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Spider-Man 2 (2004)

This summer a man will face his destiny. A hero will be revealed

Rating: 8/10

Running Time: 127 minutes

US Certificate: PG-13 UK Certificate: PG

Even if film franchises adapted from comic books have the advantage that their source material comes readymade in serial form, it is always difficult to carry off a successful sequel – which must be both similar enough to the previous film to remind viewers of what they liked first time round, but different enough to avoid the diminishing returns of pure repetition. Certainly 'Spider-Man 2' retreads all the themes of the first film – earnest, awkward Peter Parker (Tobey Maguire), now in college, must learn once again about the responsibility that comes with power, struggle to find room in his webslinging schedule for a personal life, and defeat yet another mutated human enemy (Doc Ock, played by Alfred Molina) who is imperilling New York City and, more particularly, Peter's aunt May (Rosemary Harris) and best friend Mary-Jane Watson (Kirsten Dunst) – all of which is woven around the evolving soap opera of Peter's difficult relationship with Mary-Jane.

The team of screenwriters for 'Spiderman 2' has opted to go the way of 'Superman 2', unmasking our hero to his girl, and having him renounce his superpowers for a more ordinary life, only to return to the fray when he sees the consequences of his absence (a plot in fact as old as Homer's 'Iliad'). Yet 'Spider-Man 2' really works. For a start, still in the director's chair is Sam Raimi, who once again demonstrates an ability to craft excellent sequels, as he did with his 'Evil Dead' series (fans of which will be delighted by Bruce 'Ash' Campbell's hilarious cameo in 'Spider-Man 2' as an officious theatre usher).

The film strikes just the right balance between dizzying aerial action (with special effects and high-flying fisticuffs far more heart-stopping than in the original) and grounded human drama, so that we get to know the characters (even the villains) enough actually to empathise with what happens to them. Parker's superpowers may distinguish him from everyone else, but the film focusses far more on his human vulnerabilities, like losing his job, struggling to pay the rent, falling behind in university – and these failings and inner conflicts, far from disappearing whenever he dons his Spider-Man costume, continue to haunt him as he fights crime, even making him (temporarily, of course) lose his super mojo. Indeed, the costume itself brings its own set of comic problems, staining the rest of his clothes red at the local laundromat and causing him to complain of itching and tightness in the crotch. Such banal details bring Parker down to the earth that the rest of us inhabit, and suggest that his (and our) adventures in everyday life can be just as heroic as his acrobatic wrestles with Doc Ock.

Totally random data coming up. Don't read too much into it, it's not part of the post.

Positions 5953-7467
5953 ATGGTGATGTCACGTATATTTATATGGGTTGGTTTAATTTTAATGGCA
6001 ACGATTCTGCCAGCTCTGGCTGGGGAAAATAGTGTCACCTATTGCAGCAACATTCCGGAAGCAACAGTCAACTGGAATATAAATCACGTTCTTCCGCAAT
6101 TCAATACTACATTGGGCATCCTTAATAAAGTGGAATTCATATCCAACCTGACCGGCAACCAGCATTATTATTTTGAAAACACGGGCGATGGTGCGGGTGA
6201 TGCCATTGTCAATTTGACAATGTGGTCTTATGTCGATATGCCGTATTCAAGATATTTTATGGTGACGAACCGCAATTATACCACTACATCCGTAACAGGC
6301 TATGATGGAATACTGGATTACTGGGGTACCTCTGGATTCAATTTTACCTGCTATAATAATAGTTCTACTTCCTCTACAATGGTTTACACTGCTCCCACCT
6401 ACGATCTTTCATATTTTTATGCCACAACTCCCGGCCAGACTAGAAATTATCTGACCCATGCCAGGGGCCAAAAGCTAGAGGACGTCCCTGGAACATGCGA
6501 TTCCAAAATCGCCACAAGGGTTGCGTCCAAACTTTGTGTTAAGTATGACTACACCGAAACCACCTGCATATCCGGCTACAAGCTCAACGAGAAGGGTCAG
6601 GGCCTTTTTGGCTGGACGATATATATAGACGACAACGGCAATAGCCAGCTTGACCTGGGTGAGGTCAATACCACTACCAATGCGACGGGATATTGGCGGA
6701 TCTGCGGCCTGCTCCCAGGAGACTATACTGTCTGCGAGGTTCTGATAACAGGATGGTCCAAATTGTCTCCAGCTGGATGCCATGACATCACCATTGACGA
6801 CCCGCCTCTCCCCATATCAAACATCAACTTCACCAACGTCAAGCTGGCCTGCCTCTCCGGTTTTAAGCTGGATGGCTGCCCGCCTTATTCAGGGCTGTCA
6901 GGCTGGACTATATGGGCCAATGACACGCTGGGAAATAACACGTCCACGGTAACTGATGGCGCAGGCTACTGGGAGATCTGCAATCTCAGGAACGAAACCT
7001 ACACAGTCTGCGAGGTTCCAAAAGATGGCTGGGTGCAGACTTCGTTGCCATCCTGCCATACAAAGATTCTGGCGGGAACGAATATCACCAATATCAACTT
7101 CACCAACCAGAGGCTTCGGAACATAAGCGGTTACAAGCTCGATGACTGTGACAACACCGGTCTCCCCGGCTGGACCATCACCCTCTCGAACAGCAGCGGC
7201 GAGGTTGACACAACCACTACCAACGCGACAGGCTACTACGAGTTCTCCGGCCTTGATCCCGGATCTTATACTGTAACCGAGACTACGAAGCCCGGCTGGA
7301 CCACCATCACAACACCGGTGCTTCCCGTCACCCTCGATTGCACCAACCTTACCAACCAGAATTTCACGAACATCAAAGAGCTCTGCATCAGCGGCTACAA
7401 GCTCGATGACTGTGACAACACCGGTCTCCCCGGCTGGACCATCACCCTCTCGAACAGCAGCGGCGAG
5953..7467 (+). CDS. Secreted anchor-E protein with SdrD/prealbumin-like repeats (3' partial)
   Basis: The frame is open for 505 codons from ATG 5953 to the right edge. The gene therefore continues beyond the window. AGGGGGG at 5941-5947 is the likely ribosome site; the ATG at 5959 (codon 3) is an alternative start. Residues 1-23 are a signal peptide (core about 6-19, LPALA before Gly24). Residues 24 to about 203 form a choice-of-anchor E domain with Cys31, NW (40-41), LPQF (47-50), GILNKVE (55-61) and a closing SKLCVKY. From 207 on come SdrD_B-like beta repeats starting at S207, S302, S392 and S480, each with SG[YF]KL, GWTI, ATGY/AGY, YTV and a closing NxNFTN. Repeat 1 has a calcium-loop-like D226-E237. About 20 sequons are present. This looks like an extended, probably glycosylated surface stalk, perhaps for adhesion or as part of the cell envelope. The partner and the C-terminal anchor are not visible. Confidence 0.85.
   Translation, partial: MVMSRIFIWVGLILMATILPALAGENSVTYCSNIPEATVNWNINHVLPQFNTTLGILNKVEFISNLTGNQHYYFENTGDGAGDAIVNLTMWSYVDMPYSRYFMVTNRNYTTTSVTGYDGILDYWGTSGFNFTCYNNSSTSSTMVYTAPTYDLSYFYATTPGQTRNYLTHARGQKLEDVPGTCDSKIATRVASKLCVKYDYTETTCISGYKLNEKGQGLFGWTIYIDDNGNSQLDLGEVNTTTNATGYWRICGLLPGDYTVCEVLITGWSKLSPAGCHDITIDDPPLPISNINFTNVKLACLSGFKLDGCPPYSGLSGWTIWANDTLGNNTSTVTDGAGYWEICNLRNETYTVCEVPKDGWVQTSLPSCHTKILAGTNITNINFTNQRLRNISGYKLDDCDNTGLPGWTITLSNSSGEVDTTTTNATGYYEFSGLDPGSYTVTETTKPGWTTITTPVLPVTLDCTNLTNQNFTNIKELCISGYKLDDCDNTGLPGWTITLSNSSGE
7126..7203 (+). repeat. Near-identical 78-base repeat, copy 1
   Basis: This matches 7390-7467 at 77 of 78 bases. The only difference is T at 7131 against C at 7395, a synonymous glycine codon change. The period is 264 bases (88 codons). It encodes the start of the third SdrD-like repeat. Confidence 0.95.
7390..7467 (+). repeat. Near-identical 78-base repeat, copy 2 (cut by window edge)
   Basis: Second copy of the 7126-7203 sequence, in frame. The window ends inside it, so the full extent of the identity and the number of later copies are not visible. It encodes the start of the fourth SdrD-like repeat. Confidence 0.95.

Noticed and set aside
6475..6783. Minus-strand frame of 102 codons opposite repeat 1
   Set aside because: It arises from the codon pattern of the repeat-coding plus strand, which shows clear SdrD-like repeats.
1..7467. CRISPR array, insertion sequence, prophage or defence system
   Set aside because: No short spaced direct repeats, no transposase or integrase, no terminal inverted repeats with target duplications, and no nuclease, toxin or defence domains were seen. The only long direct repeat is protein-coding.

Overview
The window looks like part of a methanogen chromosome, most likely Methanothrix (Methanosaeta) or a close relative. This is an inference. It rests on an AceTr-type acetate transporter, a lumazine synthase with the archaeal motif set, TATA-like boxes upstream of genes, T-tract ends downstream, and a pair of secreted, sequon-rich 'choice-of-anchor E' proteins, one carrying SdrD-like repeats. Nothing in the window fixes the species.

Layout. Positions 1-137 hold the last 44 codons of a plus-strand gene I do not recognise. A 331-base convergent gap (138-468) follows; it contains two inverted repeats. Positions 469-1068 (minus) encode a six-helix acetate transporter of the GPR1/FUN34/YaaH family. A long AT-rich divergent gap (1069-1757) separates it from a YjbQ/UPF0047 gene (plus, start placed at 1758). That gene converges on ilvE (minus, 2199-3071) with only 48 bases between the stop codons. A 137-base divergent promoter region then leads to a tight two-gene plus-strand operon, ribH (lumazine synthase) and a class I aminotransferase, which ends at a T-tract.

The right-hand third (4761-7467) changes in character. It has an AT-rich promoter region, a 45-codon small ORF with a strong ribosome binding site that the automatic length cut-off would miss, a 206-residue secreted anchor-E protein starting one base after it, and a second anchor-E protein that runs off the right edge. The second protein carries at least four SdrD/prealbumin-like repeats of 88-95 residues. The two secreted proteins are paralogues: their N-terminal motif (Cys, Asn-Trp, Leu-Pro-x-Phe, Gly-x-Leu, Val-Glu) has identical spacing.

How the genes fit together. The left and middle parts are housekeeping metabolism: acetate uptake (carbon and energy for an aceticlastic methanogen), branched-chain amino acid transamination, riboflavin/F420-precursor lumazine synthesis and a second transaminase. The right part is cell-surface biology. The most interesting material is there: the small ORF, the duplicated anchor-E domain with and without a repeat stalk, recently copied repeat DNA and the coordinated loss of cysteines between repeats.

Production on the first Spider-Man was completed before 9/11, but the film was released after that dark day, forcing a promotion campaign which had originally included an image of a giant web slung between the Twin Towers to be dropped at the last minute. ‘Spider-Man 2’ has been made in the full shadow of those events, and, unlike the capers of other crimed crusaders, is set in an undisguised New York, so Spidey’s exertions to save the Big Apple from untold destruction (with conspicuous emphasis on burning buildings and the rescue of people plummeting from skyscrapers) has a special resonance with a contemporary audience. At a time when the world needs exemplars of heroism (and ‘Hellboy’, ‘The Punisher’ and Catwoman are all coming out in this year), few cinematic heroes will prove as morally responsible, believably human, and just plain likeable, as Spider-Man. If, in the aftermath of terrorist destruction in New York, Fahrenheit 9/11 has exposed the venality, self-interest and incompetence of Bush and his administration and the supine spinelessness of the Democratic opposition, then ‘Spider-Man 2’ allows viewers to dream once again of a more decent, honourable, self-sacrificing alternative.”

It's Got: A modest, serious, yet goofy hero; a villain whose eight limbs and inner conflicts make him a close-fitting match for Spider-Man himself; a stylishly horrifying image (that is straight out of Dario Argento) of a screaming face reflected in the flying sherds of glass that are about to hit it; breath-taking stuntwork and special effects; some knowing humour (Aunt May throwing out Parkers dreadful comic books, an usher declaring "no-one will be seated after the doors are closed - it helps maintain the illusion", a busker singing the old Spider-Man song, and the question being raised of how much money the Spider-suit could make on e-bay).

It Needs: To be seen by the Bush administration (and is not James Francos character Harry Osborn - made rich and powerful on his fathers merits rather than his own and determined to carry out vengeance on his fathers behalf despite the destructive consequences - a sly mirror of Bush Jr?)


Superlative Spidey sequel, with a considered moral response to 9/11 that is distinctly lacking in America's political leadership.